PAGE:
Friday, 17 March 2017
Intro to Nowhere
The success of the Britpop movement in the 1990's persuaded the major record companies of the day to throw money at many bands who fit the required profile, in an effort to keep a good thing rolling along. A lot of bands were signed - some good, some merely derivative, but few of them were given any time in which to properly develop. In previous decades, artists might have been allowed two, three or even four albums to learn their craft and find an audience, but by the mid-90's if success wasn't immediate, bands would invariably find themselves out on their ear pretty sharpish. I was taken to see many 'next big things' by effusive record company reps who sang their praises long and loud, at least until the first couple of singles flopped, at which point they were quietly forgotten about - and it was on to the next 'next big thing'. It was a particularly nerve-wracking time to be in a newly signed band, for whom Britpop must have been both a blessing and a curse.
Jaguar were one such band. Led by singer and guitarist Malcolm Carson, they were signed to Warner Brothers in 1997, with a clutch of promising singles following in quick succession. These, I remember, were promoted vigorously by Warners, though to little avail. After an enforced name change (to Carson) and in spite of some success in Japan, by the time their album 'A Vision' appeared, the writing was already on the wall - band and label parted company, then the band imploded altogether. (If you'd like to journey back to 1998 to check out the album, a YouTuber has uploaded the whole darned thing here). For me, the most impressive Jaguar tune is quite unlike anything on 'A Vision', it's a dubby instrumental entitled 'Intro to Nowhere', tucked away as the 4th track of a CD single. If the band had been given the freedom and opportunity to develop, perhaps we would've eventually heard more music of this quality from them.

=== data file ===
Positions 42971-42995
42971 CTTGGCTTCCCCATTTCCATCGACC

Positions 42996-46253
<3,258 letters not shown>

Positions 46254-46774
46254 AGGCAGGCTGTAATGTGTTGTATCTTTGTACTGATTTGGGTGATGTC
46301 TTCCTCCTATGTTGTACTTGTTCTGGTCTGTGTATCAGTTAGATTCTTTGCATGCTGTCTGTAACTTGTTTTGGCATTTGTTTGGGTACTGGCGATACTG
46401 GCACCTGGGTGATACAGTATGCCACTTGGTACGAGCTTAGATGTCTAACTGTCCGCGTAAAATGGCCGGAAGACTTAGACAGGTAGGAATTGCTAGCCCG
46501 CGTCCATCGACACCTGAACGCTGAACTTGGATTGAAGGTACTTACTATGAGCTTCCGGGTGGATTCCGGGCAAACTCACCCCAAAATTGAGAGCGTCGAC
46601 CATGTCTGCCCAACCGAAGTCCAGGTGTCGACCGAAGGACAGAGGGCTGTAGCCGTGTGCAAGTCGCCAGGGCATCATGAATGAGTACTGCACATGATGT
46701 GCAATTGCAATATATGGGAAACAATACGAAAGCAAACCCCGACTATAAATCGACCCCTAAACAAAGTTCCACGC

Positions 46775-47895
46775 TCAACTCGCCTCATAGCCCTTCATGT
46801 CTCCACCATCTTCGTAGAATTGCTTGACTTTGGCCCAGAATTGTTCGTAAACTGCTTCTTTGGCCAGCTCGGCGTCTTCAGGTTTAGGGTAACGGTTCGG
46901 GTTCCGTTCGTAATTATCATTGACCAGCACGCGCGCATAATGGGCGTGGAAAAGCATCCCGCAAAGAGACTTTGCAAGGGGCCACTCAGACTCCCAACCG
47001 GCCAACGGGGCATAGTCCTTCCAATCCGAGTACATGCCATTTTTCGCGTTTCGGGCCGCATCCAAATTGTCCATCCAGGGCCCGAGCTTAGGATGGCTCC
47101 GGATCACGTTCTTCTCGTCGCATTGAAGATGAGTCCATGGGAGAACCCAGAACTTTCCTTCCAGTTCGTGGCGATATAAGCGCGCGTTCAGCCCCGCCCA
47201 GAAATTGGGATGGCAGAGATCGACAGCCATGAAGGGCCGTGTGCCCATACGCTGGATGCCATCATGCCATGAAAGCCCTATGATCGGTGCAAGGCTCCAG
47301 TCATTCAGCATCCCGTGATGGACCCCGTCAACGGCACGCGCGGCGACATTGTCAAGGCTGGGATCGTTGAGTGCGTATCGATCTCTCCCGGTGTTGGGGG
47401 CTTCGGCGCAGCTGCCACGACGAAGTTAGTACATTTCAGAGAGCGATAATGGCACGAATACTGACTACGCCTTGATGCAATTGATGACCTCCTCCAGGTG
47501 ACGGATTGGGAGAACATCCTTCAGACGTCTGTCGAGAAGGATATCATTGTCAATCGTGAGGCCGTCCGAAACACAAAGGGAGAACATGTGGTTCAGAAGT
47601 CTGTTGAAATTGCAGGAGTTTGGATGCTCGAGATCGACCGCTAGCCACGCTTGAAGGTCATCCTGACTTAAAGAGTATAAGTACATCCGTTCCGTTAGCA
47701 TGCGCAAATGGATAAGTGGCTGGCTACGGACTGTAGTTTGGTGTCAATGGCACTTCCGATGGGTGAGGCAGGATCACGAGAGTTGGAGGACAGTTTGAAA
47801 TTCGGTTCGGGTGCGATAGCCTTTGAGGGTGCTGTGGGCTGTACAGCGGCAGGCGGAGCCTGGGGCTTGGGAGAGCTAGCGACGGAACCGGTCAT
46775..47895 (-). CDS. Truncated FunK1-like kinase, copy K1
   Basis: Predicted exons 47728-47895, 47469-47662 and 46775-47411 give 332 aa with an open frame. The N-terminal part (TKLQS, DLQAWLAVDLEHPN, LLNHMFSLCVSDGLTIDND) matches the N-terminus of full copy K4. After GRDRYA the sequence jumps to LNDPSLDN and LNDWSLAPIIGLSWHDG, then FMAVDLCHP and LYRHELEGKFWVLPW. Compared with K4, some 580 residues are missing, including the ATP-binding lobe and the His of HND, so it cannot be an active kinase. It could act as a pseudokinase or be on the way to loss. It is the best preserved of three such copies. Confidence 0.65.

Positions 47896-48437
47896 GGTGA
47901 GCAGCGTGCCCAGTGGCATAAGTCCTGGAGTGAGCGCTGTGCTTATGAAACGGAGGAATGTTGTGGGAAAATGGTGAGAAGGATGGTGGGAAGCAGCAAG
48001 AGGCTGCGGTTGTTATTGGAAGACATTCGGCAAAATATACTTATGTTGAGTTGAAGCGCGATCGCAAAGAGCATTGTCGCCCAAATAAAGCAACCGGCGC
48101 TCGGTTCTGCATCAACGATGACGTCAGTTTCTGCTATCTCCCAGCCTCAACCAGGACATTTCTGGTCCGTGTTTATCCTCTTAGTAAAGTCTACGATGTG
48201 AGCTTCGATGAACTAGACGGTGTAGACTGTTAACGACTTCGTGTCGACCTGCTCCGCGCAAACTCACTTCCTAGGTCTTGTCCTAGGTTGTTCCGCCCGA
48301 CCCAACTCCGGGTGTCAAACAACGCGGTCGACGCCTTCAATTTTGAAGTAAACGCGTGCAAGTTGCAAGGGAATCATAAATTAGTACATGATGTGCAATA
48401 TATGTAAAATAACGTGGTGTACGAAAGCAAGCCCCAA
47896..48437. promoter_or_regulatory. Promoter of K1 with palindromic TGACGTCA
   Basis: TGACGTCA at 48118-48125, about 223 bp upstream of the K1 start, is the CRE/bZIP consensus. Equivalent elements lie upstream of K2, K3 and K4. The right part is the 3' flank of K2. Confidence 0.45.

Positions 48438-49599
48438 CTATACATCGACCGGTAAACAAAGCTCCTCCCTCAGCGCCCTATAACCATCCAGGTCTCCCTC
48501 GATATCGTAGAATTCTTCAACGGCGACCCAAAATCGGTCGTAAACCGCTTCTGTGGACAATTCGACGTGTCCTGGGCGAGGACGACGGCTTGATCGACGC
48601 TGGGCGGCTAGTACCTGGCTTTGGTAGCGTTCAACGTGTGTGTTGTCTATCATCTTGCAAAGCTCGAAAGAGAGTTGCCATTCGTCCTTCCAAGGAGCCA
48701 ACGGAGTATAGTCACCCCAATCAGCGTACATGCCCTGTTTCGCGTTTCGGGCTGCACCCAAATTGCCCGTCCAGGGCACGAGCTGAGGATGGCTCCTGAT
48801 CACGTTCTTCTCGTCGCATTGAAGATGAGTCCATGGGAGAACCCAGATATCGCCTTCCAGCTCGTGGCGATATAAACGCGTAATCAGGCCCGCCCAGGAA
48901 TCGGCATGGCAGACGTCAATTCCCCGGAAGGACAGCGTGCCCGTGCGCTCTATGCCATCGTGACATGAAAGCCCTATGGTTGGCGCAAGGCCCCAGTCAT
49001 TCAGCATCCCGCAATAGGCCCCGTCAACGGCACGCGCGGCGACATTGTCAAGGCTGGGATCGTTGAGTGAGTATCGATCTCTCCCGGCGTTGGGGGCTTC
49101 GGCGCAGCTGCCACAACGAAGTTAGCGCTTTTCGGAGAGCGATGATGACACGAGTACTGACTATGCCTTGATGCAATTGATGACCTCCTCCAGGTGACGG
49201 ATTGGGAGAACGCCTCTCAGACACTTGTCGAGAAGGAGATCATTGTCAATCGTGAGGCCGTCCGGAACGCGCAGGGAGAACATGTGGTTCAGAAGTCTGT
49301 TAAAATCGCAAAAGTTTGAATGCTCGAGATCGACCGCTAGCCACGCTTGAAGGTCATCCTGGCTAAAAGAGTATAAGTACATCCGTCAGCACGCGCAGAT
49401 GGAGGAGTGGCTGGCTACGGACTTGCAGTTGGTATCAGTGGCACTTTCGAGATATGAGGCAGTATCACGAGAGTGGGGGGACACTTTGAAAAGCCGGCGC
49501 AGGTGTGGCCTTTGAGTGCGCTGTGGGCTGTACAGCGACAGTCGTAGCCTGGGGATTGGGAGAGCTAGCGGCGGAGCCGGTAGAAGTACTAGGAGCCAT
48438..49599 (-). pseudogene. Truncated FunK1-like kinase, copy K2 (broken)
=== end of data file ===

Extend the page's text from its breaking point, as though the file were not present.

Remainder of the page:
Jaguar - Intro to Nowhere
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This was around the same time I worked in the radio station record library (what an antiquated idea) and was showered with similar freebie gigs to the next big things (plus quite a few ACTUAL big things). I vaguely remember Jaguar, and I agree with what you say about the tragedy of some of those bands not being given space to develop.
True enough. But its a double edged sword. These were the last days of the record industry in its old form- these bands would never get record company backing today.
I really, really like this. Thanks TS!
These years are a barren wasteland for me. Just about completely gave up on music for a while there. I don't know many Britpop bands, and I have never even heard of Jaguar, but this doesn't sound too bad to these ears. As Adam reminds us, the industry has changed so much since then.
Beautiful instrumental. Great find! I can hear a bit of trip-hop influence.
I was a massive fan of Jaguar (Carson) in the late 90's & saw them live a number of times. They were a very underrated band & had a very loyal following as we'd see many of the same people at different gigs throughout the UK. Malcolm has gone on to play in other rarely heard great bands like tapetheradio, Saint Rose, The Bright Space & Iyeara.
I always felt the press idolised certain bands who could do no wrong whereas other lesser known bands deserved way more attention than they got but the NME would get a buzz out of slagging many of them off.
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